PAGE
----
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Retaining users after privacy invasions: The roles of institutional privacy assurances and threat-coping appraisal in mitigating privacy concerns

Journal article
Authors Le Wang
Zao Sun
Xiaoyong Dai
Yixin Zhang
Hai-hua Hu
Published in Information Technology and People
ISSN 0959-3845
Publication year 2019
Published at Department of Applied Information Technology (GU)
Language en
Links https://doi.org/10.1108/ITP-01-2018...
https://www.emerald.com/insight/con...
https://www.researchgate.net/public...
Subject categories Information Systems, Social aspects, Human Aspects of ICT

Abstract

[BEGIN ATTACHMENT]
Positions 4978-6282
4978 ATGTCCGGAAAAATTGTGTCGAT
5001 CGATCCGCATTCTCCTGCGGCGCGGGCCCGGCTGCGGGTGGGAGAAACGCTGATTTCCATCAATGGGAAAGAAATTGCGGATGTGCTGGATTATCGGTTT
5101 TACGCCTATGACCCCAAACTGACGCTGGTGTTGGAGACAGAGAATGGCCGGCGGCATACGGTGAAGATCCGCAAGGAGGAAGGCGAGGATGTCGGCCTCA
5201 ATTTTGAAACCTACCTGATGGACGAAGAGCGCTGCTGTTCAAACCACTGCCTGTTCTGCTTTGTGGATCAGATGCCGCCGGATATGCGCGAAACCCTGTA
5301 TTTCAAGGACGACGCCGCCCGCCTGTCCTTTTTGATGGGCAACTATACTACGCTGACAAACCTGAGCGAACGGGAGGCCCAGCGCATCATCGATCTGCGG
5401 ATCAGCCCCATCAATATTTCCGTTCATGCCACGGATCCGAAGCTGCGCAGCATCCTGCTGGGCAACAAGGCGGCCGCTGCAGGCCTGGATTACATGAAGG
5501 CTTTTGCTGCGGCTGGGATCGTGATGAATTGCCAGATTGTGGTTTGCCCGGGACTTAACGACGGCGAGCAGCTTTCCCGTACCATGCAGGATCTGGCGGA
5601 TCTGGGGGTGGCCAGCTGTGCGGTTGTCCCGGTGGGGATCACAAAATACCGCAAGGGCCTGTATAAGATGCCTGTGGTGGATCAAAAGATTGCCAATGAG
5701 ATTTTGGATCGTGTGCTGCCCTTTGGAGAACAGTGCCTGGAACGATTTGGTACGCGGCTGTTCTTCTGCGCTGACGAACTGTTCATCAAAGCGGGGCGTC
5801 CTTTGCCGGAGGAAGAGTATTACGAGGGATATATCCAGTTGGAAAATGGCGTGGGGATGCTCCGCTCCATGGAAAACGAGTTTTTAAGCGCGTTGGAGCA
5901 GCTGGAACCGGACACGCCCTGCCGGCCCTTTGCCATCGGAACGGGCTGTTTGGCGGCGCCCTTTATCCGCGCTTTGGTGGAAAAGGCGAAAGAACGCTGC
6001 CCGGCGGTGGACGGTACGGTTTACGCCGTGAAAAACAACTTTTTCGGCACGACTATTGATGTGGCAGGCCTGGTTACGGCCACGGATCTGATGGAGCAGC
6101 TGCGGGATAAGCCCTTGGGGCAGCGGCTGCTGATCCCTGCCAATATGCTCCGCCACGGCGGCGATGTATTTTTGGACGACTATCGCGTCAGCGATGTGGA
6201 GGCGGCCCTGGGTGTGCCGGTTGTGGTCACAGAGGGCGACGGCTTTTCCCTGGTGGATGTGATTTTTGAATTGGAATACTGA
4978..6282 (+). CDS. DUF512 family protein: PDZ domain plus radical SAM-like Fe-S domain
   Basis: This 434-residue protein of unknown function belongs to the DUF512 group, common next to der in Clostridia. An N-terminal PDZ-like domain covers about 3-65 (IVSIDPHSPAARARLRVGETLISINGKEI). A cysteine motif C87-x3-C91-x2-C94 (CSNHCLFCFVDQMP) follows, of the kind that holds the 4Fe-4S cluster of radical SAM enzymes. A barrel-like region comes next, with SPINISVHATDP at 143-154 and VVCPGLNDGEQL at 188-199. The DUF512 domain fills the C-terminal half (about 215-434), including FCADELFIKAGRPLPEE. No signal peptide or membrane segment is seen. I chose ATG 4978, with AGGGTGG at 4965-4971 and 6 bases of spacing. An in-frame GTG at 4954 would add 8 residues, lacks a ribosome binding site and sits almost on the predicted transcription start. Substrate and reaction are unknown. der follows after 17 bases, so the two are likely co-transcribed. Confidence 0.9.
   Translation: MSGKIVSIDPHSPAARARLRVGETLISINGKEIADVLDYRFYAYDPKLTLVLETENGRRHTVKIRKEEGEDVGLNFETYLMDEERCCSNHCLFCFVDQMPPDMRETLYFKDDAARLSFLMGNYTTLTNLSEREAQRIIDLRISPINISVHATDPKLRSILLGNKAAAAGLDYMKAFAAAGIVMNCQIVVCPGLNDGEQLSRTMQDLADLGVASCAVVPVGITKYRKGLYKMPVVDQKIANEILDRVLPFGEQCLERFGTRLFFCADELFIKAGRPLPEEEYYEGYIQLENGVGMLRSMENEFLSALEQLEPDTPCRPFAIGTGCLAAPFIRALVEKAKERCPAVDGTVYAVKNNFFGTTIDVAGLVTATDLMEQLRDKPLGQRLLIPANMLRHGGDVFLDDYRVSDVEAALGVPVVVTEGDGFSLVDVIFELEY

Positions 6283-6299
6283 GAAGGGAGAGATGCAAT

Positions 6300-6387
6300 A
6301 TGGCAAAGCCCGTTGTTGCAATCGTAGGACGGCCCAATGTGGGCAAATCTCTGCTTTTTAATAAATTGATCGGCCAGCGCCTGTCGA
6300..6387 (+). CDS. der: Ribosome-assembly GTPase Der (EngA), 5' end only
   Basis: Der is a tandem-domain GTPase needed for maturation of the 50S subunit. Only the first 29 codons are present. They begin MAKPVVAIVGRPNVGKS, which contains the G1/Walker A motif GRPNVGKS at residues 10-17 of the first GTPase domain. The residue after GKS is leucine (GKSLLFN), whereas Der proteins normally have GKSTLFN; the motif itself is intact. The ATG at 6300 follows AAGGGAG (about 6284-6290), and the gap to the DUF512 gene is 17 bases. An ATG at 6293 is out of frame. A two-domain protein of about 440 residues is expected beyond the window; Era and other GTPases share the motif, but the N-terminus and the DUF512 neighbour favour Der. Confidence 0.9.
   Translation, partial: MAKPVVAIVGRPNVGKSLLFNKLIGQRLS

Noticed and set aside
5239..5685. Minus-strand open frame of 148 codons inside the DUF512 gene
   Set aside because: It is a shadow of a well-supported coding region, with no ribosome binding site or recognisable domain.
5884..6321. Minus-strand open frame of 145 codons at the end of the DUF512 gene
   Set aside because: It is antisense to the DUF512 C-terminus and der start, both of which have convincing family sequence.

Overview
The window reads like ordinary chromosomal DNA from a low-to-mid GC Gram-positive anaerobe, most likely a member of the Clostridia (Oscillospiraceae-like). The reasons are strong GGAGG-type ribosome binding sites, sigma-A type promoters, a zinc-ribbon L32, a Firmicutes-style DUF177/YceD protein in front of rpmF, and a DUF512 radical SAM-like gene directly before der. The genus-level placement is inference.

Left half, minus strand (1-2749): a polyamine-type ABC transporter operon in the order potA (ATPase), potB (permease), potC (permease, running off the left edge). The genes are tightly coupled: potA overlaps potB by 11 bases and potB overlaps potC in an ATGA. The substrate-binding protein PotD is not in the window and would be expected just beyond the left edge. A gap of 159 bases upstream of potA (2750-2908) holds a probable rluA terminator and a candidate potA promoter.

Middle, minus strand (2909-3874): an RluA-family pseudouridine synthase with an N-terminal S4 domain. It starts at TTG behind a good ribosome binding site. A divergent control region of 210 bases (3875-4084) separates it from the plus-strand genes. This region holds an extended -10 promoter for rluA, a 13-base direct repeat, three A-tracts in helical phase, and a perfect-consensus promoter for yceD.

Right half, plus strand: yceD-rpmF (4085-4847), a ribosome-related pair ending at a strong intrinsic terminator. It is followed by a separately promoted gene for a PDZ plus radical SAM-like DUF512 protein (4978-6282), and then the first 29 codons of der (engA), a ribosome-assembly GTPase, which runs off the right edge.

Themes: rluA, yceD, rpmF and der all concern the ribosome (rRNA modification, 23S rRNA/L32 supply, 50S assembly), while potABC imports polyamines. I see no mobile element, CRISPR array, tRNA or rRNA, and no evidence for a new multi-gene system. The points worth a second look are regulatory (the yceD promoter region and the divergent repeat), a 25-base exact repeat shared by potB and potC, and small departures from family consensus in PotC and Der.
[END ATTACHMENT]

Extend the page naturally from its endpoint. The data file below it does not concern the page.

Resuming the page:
Purpose The purpose of this paper is to facilitate understanding of how to mitigate the privacy concerns of users who have experienced privacy invasions. Design/methodology/approach Drawing on the communication privacy management theory, the authors developed a model suggesting that privacy concerns form through a cognitive process involving threat-coping appraisals, institutional privacy assurances and privacy experiences. The model was tested using data from an empirical survey with 913 randomly selected social media users. Findings Privacy concerns are jointly determined by perceived privacy risks and privacy self-efficacy. The perceived effectiveness of institutional privacy assurances in terms of established privacy policies and privacy protection technology influences the perceptions of privacy risks and privacy self-efficacy. More specifically, privacy invasion experiences are negatively associated with the perceived effectiveness of institutional privacy assurances. Research limitations/implications Privacy concerns are conceptualized as general concerns that reflect an individual’s worry about the possible loss of private information. The specific types of private information were not differentiated. Originality/value This paper is among the first to clarify the specific mechanisms through which privacy invasion experiences influence privacy concerns. Privacy concerns have long been viewed as resulting from individual actions. The study contributes to literature by linking privacy concerns with institutional privacy practice.

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